Trump stumped on foreign policy, hits ‘gotcha’ questions

Updated 6:59 PM EDT, Fri September 4, 2015
NEW YORK, NY - SEPTEMBER 03:  GOP presidential front-runner Donald Trump speaks at a news conference in Manhattan after he signed a pledge Thursday to support the Republican nominee in the 2016 general election, ruling out a third-party or independent run on September 3, 2015 in New York City. Trump made the announcement following a meeting with  Republican National Committee chairman Reince Priebus. Trump stressed repeatedly in the news conference that he is leading in all national polls.  (Photo by Spencer Platt/Getty Images)
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NEW YORK, NY - SEPTEMBER 03: GOP presidential front-runner Donald Trump speaks at a news conference in Manhattan after he signed a pledge Thursday to support the Republican nominee in the 2016 general election, ruling out a third-party or independent run on September 3, 2015 in New York City. Trump made the announcement following a meeting with Republican National Committee chairman Reince Priebus. Trump stressed repeatedly in the news conference that he is leading in all national polls. (Photo by Spencer Platt/Getty Images)
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Story highlights

Trump said it is "ridiculous" to be asked about who the heads of Hamas, Hezbollah, al-Nusra and ISIS are

Trump sought to downplay the importance of knowing who controls these terror organizations

(CNN) —  

Donald Trump stumbled when asked about the heads of major terrorist organizations on Thursday and then lashed out at what he called a “gotcha question.”

Trump, the front-runner for the GOP nomination, blasted conservative radio host Hugh Hewitt in an interview and said it is “ridiculous” to be questioned about who leads Hamas, Hezbollah, al-Nusra and ISIS.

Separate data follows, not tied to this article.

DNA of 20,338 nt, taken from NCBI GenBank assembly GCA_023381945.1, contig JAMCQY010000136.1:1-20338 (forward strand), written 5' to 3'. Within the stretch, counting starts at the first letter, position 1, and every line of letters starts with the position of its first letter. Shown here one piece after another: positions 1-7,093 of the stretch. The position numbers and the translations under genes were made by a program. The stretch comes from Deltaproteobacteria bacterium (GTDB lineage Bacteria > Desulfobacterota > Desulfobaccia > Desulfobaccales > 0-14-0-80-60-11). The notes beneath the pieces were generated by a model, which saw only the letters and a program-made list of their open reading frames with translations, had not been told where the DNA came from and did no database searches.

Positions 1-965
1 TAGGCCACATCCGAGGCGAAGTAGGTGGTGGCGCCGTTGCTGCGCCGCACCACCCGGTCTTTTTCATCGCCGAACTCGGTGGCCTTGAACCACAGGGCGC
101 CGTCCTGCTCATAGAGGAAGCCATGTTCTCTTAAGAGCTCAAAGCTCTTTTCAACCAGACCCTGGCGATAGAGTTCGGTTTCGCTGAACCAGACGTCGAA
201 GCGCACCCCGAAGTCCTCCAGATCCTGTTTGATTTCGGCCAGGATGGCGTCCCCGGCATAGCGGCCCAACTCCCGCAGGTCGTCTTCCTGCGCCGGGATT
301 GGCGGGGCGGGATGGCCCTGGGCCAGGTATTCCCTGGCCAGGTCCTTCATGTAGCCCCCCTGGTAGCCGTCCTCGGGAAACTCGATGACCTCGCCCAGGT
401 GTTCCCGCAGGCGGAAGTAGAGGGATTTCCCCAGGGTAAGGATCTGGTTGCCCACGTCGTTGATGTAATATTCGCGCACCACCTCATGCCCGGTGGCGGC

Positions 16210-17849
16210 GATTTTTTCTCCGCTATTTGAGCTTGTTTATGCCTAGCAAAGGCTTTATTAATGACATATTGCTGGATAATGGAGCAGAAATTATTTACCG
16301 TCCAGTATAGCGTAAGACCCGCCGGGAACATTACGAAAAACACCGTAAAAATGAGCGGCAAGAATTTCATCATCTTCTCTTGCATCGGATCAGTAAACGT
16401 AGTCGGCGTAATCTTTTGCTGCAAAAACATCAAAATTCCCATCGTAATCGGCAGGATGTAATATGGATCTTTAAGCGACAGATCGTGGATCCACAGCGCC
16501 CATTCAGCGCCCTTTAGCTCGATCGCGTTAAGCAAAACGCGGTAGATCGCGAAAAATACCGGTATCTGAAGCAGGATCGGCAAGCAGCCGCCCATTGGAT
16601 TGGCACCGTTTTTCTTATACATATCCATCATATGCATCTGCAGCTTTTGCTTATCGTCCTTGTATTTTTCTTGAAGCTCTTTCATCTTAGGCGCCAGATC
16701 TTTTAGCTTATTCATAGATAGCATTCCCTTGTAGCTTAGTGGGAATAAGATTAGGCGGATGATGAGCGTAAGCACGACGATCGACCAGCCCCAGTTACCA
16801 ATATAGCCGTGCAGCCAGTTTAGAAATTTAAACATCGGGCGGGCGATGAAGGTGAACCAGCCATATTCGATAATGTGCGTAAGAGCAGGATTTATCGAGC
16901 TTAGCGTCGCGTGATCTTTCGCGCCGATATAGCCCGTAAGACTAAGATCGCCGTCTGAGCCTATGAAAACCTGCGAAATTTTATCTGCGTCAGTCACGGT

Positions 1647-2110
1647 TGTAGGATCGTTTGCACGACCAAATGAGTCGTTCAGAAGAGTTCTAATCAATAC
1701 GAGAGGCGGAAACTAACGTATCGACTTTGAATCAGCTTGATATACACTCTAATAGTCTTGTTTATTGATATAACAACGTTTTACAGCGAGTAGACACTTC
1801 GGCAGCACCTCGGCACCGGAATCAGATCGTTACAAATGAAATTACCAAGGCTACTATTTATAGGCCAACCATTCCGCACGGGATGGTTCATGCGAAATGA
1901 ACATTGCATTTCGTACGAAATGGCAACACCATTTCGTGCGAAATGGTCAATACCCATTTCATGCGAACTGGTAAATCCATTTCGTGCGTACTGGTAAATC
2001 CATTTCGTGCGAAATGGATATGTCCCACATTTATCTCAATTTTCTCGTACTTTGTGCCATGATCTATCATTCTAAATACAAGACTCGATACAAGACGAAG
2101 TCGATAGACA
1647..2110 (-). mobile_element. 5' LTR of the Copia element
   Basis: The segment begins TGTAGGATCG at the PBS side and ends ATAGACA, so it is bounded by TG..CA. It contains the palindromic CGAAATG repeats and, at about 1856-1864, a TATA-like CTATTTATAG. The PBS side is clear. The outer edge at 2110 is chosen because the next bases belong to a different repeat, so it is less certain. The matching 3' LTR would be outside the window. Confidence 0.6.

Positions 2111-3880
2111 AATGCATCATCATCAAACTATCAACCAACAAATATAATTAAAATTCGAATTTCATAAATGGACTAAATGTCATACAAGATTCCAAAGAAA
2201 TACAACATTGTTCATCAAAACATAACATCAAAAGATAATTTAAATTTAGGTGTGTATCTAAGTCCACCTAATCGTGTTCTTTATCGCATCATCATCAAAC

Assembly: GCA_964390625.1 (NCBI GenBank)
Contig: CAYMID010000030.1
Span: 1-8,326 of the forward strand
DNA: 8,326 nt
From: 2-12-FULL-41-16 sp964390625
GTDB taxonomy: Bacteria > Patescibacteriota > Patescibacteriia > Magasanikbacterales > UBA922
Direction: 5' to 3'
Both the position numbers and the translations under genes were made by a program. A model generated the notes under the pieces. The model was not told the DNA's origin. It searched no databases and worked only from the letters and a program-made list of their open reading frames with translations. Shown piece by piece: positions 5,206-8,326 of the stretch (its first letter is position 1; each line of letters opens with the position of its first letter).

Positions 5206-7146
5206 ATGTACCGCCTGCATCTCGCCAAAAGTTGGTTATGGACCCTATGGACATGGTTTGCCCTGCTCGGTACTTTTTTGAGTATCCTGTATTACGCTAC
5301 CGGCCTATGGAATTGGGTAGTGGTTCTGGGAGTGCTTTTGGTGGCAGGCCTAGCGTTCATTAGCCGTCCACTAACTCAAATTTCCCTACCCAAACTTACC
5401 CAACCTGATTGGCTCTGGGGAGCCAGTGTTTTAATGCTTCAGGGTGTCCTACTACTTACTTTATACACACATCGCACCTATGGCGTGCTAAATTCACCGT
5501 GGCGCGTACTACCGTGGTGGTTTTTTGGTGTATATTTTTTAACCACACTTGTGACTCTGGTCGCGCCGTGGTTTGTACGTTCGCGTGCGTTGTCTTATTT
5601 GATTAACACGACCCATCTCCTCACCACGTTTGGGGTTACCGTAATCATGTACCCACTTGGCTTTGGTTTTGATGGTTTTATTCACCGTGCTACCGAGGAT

“I think it’s ridiculous. I’ll have, I’m a delegator. I find great people. I find absolutely great people, and I’ll find them in our armed services, and I find absolutely great people,” Trump said.

Trump sought to downplay the importance of knowing who controls the terror groups. He suggested that those leaders – some of whom have led their groups for years – would likely no longer be in power by the time he would reach the White House.

“As far as the individual players, of course I don’t know them. I’ve never met them. I haven’t been, you know, in a position to meet them. If, if they’re still there, which is unlikely in many cases, but if they’re still there, I will know them better than I know you,” Trump told Hewitt.

During the interview, Hewitt said he didn’t mean to be asking Trump “gotcha questions” - but the front-running Republican candidate was having none of it.

“Well, that is a gotcha question, you know, when you’re asking me whose running this, this, this,” Trump said.

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And Trump also said that the difference between Hamas and Hezbollah, the groups that pose the most direct threat to Israel, does not yet matter to him.

“It will when it’s appropriate,” Trump responded.

Trump was also flustered early in the interview when he appeared not to know the name of General Qassem Soleimani, the head of Iran’s elite Quds Forces who has played a critical role in Iraq and in the fight against ISIS. He is also believed to be responsible for the deaths of hundreds of U.S. troops in Iraq.

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Trump initially thought Hewitt said “Kurds” and not “Quds” and began saying that the Kurds, who have been crucial allies in the fight against ISIS, “have been horribly mistreated.”

Hewitt explained that Soleimani “is to terrorism sort of what Trump is to real estate,” before Trump asked:

“Is he the gentleman that was going back and forth with Russia and meeting with Putin? I read something, and that seems to be also where he’s at,” Trump said.

“That’s the guy,” Hewitt replied.

Meanwhile, Carly Fiorina, who is also vying for the GOP presidential nomination, told Hewitt in an interview later on Thursday that she did not believe the questions amounted to “gotcha questions.”

“The questions you’re asking are at the heart of the threat that we face, that our ally, Israel, faces, that the world faces. It is critically important that America lead again in the world. It is critically important that we have a leader in the White House who understands the world and who’s in it and how it works,” Fiorina told Hewitt.

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